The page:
In early 2020, an intrepid Wacom drawing tablet user by the name of Robert decided to do some investigative work on his beloved drawing tool. To do this, he employed the help of in-between software – that which allows a user to see what data’s being sent from a device to a 3rd-party server via the internet (and vice versa). His findings did not please him.
UPDATE: Per a Wacom Experience Program update in the Wacom Community online, Wacom representative Melissa Ashcraft wrote the following. “The Wacom software driver will collect a sample of information such as the pen tablet models, how customers use our hardware and the names of the software applications being used when a Wacom device is in use, and the Wacom Desktop Center and Wacom Tablet Properties control panel (Windows) or Wacom Tablet preferences pane (macOS) will collect basic app usage data.”
“We cannot relate to any specific users as the data are anonymized and aggregated,” wrote Ashcraft for Wacom. “We do not know who users are as individuals and cannot see what users are creating or doing in 3rd party software applications. The data collected in the Wacom Desktop Center, the Wacom Tablet Properties control panel or the Wacom Tablet preferences pane is only related to the pen input, ExpressKey settings and preferences only when using Wacom products.”
“All data is for Wacom anonymized and unidentifiable.” The statement from Wacom also noted that “If a user agrees to participate, from time to time, the data is collected through Google Analytics and sent to Google Analytics’ server, not Wacom’s server. Wacom does not collect MAC addresses and product serial numbers. Although Google Analytics (Apps version) collects IP addresses, we are unable to access to such IP address data.”
The original article continues below: Software engineer Robert Heaton investigated the goings-on in his Wacom tablet with respect to the phrase in the user agreement* which suggested Google Analytics would be collecting “aggregate usage data, technical session information and information about Your hardware device.”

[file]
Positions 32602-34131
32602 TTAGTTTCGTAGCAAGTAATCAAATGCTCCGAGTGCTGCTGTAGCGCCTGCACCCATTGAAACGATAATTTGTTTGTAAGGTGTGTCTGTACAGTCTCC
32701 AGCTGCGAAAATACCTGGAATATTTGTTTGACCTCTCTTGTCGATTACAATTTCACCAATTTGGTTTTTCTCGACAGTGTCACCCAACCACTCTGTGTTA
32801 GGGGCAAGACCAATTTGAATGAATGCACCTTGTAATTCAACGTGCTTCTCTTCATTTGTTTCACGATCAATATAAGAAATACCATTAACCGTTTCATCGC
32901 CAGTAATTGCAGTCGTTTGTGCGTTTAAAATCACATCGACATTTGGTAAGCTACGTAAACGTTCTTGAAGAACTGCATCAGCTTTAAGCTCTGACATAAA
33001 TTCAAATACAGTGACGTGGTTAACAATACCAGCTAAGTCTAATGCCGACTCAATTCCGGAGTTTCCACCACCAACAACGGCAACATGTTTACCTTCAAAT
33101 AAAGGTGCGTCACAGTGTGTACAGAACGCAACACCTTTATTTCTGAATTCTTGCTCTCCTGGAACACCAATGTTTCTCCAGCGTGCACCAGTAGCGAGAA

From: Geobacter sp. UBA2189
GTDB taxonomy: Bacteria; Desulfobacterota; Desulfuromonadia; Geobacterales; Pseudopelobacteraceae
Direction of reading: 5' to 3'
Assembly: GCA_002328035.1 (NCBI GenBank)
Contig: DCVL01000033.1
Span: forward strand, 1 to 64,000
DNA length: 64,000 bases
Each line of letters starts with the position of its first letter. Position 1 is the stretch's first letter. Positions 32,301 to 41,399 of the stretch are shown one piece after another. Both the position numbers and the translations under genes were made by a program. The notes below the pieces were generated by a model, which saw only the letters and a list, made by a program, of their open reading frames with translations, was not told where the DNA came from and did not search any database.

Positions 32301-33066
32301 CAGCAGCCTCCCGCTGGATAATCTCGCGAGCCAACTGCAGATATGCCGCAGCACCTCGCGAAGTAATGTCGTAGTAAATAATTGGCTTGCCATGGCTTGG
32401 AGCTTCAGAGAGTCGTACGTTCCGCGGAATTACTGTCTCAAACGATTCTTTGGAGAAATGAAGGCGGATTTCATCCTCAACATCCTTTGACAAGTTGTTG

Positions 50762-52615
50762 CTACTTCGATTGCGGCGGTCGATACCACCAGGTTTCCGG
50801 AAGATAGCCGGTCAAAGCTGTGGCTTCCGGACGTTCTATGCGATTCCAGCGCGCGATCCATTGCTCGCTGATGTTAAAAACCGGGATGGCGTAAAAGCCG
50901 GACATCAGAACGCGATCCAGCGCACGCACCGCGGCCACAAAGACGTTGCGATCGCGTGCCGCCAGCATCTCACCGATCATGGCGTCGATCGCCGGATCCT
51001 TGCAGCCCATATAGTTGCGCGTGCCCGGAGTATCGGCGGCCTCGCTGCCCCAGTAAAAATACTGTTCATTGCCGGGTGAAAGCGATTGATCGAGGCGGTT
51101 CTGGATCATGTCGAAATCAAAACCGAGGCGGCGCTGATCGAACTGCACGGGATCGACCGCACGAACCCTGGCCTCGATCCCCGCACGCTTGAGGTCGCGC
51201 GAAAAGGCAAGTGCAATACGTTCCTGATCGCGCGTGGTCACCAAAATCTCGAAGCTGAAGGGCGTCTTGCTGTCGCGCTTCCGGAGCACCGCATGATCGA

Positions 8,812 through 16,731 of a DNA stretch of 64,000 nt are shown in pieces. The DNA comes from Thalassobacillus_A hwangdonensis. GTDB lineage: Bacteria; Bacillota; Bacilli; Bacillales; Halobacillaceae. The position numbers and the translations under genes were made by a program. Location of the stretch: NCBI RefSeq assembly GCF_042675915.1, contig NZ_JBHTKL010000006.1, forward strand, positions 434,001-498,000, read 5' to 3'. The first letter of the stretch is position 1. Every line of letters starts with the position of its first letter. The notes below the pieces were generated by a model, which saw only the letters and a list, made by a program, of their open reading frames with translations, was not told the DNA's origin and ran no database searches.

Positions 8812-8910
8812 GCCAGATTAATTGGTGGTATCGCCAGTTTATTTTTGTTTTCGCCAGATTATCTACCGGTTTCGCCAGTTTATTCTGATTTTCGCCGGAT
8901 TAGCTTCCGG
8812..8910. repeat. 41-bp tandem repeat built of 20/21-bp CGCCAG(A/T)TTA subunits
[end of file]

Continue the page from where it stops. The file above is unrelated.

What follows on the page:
He found that Wacom seems to be sending information that includes more than what’s implied in their basic user agreement for the driver in question. Per Heaton: “What requires more explanation is why Wacom think it’s acceptable to record every time I open a new application, including the time, a string that presumably uniquely identifies me, and the application’s name.” A screenshot from Heaton is included below:
This tracking business is not new. Per the *Tablet Driver update 6.3.27 – delivered at some point in the year 2019 – Wacom’s desktop driver for Wacom tablets now includes a “Wacom Experience Program” – which is the place where Wacom is connected to Google Analytics.
To turn this specific bit of tracking business OFF, you’ll need to go to your Wacom tablets “Wacom Desktop Center” if one exists. Therein you’ll need to find the “Wacom Experience Program” and opt-out. It’s entirely possible this opt-out bit does not exist for you – there may be no tracking system going on with your Wacom tablet. But it’s worth a glance.
UPDATE: You’ll want to head to Wacom Desktop Center > More > Privacy Settings – and un-check “Participate in Wacom Experience Program”. It might be un-checked by default for you, or you might need to tap to un-check. You might’ve already opted-out when you updated drivers when this system was first released.
If you’d like to request that Wacom not sell your personal information to third parties, you can do so… if you’re a resident of the state of California in the USA. You can do so using the CCPA form at Wacom – that’s an official “Do Not Sell My Personal Information” Request.